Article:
How to Generate Matching MD5 Hash: SQL Server nvarchar Field vs. ColdFusion

I am trying to figure out how to generate a matching MD 5 hash value between SQL Server and ColdFusion. The root cause appears to be that the SQL Server field is an nvarchar datatype, which seems to mean I need to do something with the encoding of the string I would hash in ColdFusion or Java to make it match, but I am unable to figure it out. To be clear if this was a SQL Server varchar field, everything works.

Here’s the code I’m trying:

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  • <cfset stringToHash = "Hello world!">
    <cfquery name="sqlserver" datasource="#mySqlServerDSN#">
        SELECT RIGHT( 
                CAST(<cfqueryparam value="#stringToHash#" cfsqltype="cf_sql_varchar">  AS nvarchar(max))      
       , 32) AS HASHED
    CF UFT-8:   #hash(stringToHash, 'MD5', 'UTF-8')#
    CF UFT-16:  #hash(stringToHash, 'MD5', 'UTF-16')#
    SQL Server: #sqlserver.hashed#


    CF UTF-8:   86FB269D190D2C85F6E0468CECA42A20
    CF UTF-16:  0C89A9720D83539E3723BB99C07D069F
    SQL Server: f9a6119c6ec37ce652960382f8b59f2c

    So I’m guessing I need to change the final argument I’m passing to hash() to be a different encoding, but I can’t figure it out. I’ve also tagged this question as Java too, because I’m more than happy to take an answer in that language as well.

    3 Solutions collect form web for “How to Generate Matching MD5 Hash: SQL Server nvarchar Field vs. ColdFusion”

    By default SQL Server uses the UTF-16 in little-endian byte order character set for nvarchar fields.
    In ColdFusion you must use the ‘UTF-16LE’ character set.

        helloWorld = "Hello, World!";
        utf8HashCF = lcase(hash(helloWorld, 'MD5', 'UTF-16LE'));
        #utf8HashCF# <br />

    I’m curious why your sql server column is nvarchar; it’s not necessary for hashes. nvarchar is for storing extended character sets, which you shouldn’t be getting back from a hash function.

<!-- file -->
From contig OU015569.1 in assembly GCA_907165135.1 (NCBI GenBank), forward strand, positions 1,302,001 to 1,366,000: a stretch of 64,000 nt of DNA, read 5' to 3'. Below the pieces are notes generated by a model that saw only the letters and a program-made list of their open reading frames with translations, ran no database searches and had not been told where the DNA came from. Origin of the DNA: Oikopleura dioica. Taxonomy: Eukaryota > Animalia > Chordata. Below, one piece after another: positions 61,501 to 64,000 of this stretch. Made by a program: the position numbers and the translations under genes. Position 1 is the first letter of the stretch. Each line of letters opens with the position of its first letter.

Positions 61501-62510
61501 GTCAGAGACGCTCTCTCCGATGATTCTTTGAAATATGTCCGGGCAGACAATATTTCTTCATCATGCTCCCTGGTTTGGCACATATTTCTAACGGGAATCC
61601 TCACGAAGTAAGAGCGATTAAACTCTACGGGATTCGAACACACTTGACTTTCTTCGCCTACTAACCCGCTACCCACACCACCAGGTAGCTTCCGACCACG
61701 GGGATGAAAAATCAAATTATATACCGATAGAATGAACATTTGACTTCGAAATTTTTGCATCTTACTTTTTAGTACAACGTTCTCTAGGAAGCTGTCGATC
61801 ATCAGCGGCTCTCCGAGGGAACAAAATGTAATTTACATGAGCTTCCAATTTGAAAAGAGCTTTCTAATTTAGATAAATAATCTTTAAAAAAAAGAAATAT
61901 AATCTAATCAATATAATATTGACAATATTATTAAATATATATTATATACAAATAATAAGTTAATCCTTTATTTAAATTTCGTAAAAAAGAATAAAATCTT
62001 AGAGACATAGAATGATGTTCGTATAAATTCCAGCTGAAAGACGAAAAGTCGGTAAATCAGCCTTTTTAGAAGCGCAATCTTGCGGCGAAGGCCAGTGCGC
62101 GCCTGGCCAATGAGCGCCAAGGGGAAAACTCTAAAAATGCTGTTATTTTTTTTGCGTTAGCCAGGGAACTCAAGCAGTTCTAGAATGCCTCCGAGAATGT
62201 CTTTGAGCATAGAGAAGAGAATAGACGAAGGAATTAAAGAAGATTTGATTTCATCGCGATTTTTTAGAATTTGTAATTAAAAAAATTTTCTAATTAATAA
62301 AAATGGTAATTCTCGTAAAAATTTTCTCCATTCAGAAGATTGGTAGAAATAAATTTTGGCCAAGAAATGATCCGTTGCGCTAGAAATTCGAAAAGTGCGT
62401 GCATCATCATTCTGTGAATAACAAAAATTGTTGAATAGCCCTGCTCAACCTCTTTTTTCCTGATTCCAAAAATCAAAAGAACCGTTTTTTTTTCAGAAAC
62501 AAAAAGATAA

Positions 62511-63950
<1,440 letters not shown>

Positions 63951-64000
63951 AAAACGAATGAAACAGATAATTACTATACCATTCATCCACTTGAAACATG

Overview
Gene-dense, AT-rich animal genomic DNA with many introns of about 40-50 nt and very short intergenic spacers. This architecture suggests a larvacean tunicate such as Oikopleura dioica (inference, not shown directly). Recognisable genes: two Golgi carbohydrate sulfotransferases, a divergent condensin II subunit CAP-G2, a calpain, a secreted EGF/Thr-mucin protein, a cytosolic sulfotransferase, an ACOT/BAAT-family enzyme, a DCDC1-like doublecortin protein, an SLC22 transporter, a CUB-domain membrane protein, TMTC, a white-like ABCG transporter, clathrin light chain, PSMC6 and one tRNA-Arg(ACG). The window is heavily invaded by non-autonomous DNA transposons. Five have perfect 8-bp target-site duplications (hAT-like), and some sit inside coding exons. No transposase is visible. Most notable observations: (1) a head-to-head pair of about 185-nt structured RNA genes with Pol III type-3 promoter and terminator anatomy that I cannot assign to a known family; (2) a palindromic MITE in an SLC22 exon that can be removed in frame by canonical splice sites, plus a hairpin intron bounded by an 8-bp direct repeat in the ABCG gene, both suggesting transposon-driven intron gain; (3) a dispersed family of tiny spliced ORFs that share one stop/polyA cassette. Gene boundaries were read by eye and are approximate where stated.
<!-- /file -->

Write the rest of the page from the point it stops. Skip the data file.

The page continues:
Regardless, I tried all of the hash algorithms available in CF9 and none of them generate the hash you’re looking for.

    Unless you need to keep the column set to nvarchar for some reason you haven’t already explained, why not change it to varchar?

    I don’t think it’s the CF hashing because if you compare the CF to Java they create the same hash. Both the CF & Java output “65a8e27d8879283831b664bd8b7f0ad4” on my box and it matched the SQL hash when I changed the cast to varchar(32).

    In the past when I’ve needed to do any sort of hash creation and comparison, I created a service that returns a string so you don’t have to worry about cross platform algorithm issues. You could also just have sql do it all for you, but then you have the business logic in the wrong layers but to each their own.

        helloWorld = "Hello, World!";
        javaString = CreateObject( "java", "java.lang.String" ).Init(helloWorld);
        javaHash = CreateObject( "java", "" ).getInstance("MD5");
        javaBigInt = CreateObject( "java", "java.math.BigInteger" ).Init(1,javaHash.digest());
        utf8HashCF = lcase(hash(helloWorld, 'MD5', 'UTF-8'));
        utf8HashJava = variables.javaBigInt.toString(16);
        #utf8HashCF# <br />
    MS SQL Server is a Microsoft SQL Database product, include sql server standard, sql server management studio, sql server express and so on.